The real question is, are you really "missing out?" My initial response is no. If it doesn't affect you directly, then you're not missing out. And maybe that's my old school mentality kicking in. I'm in the in-between generation that grew up in a time when internet wasn't even around. I aged at the same pace as the world wide web was developed and skyrocketed into daily use. There was a time when we read newspapers in paper format rather than digital. It used to be that you had to wait for the news to come to you. There was no such thing as real-time updates for anything. 

FOMO is not just a social media concept either. It's application in real life is clear. People fear missing out on parties, social events, and other experiences. 

How do you combat FOMO? 
  • Don't scroll. In this case, the more you know, the worse your FOMO becomes. Get updates about events you were interested in the traditional way. Talk to someone who was there, but take their words with a grain of salt as we know some opinions can be exaggerated. 
  • Check on WHO matters the most to you. Because it's your loved one and closest friends that will have the most impact on you. It doesn't matter WHAT is happening, but it matters who is having fun and who is safe.
  • Let the news outlets do their jobs. Watch the news on TV. Read the newspaper. Occasionally check the news websites. But don't scroll through social media to get your news. 

I know that FOMO comes from deeper psychological issues that are very important to mental health. And I don't mean to oversimplify the issue at all. I'm just pointing out the surface level / observable habits and possibly ways to help reduce the anxiety. Here's an article that might help. But if you believe that you or someone you know has extreme anxiety from FOMO, it's probably best to speak with a professional to help relieve the stress this condition creates. (546)



Friday, October 20, 2017

One GIANT Leap... BACKWARDS!

This post comes as I read yet another headline about a climate change denier entering political office, again. To me, it's like the antithesis of Neil Armstrong's profound words as he stepped on the moon for the first time in all of history. 
"That's one small step for man, one giant leap for mankind." - Neil Armstrong
Rather, I'd say that the current state of political affairs makes me believe that we have taken smalls steps in the right direction, but one giant leap backwards in terms of our environmental concern.

I realize this cartoon is referring to Obama's ending of the space programs in 2011, but I couldn't help but relate this more to something like Obama poking fun at this administration's step backwards in climate change position. 


98% (192 of 195 parties to the Paris Agreement) of the civilized world agree that climate change is real and have taken and continue to take steps towards curbing the effects of global warming. How is it that the vast majority of Earth's population can accept the facts of climate change and strive to implement change, but one the most powerful countries in every sense refuses to believe scientific fact? Check that. How is it that one of the most powerful countries can allow a handful of deniers to steer the course of action on the greatest threat to human life we will ever experience?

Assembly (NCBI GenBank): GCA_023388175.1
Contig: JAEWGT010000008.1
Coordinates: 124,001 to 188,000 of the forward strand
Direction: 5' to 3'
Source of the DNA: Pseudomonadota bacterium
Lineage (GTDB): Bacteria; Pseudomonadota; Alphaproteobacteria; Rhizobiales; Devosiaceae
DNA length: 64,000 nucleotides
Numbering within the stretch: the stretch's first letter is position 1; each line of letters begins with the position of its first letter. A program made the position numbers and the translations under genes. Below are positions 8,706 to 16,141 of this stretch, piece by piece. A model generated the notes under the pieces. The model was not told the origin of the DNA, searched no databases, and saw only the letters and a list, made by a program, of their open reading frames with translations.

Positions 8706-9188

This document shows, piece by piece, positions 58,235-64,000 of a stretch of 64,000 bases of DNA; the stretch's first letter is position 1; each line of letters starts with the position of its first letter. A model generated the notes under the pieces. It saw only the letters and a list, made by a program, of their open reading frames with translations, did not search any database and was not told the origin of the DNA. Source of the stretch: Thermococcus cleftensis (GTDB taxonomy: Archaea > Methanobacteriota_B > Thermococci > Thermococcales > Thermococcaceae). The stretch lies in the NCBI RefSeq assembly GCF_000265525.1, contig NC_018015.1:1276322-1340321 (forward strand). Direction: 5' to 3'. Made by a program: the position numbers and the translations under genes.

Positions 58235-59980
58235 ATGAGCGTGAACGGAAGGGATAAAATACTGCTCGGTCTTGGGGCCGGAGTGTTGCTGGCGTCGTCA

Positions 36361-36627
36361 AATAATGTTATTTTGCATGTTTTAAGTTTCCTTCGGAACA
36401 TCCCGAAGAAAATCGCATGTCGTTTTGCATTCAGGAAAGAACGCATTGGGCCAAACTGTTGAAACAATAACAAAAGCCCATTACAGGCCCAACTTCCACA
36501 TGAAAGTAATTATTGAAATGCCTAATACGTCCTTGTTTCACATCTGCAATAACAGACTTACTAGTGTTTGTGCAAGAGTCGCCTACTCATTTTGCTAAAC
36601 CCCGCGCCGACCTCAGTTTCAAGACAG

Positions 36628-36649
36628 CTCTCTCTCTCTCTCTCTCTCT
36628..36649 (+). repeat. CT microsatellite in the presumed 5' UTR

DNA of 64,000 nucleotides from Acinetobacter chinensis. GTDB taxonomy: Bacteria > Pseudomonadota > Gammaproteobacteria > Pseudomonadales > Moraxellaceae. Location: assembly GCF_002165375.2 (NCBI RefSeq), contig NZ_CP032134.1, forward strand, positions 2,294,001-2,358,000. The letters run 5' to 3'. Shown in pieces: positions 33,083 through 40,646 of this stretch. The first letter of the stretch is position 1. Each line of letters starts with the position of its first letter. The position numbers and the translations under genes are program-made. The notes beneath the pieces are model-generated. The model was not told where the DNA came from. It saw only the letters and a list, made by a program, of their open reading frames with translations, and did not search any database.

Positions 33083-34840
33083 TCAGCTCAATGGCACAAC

Who will take responsibility for the damage and destruction as a result of the inaction, or more accurately the reversal of scheduled action to combat the rise of greenhouse gas levels in the atmosphere? By the time the world feels the most intense climate results of mother nature, these politicians, appointees, and even the President himself will be out of office. And then what? Blame them still? What does that accomplish?



Yes, we're feeling the effects now but it only gets worse in the future. And the fact is that although the rest of the world will contribute to the solution, the United States is the biggest polluter in the world and any offset will not be enough to neutralize the negative effects this country puts out.

It is, however, inspiring and overwhelmingly positive that individuals, businesses, and cities will continue to support the Paris Agreement despite the reverse route taken by the current administration. But still, get these naysayers out of office! They're ruining our lives, literally. (364)

Thursday, October 19, 2017

Get Your Umbrellas Out Because I'm About to Brainstorm (Again)



While I'm on the topic of investments, I recently had a recollection of all the random ideas I've had in the past that never made it anywhere. For a while, I "invested" my time in developing some concepts that I hoped would make it big someday. The names needed to be short and catchy; the domain name had to be available and memorable. The product or service had to be something people would be interested in, and at the time I thought that was enough. Little did I know that the product / service also needed to be needed and solve a problem. (I know these things now because I watch Shark Tank religiously.)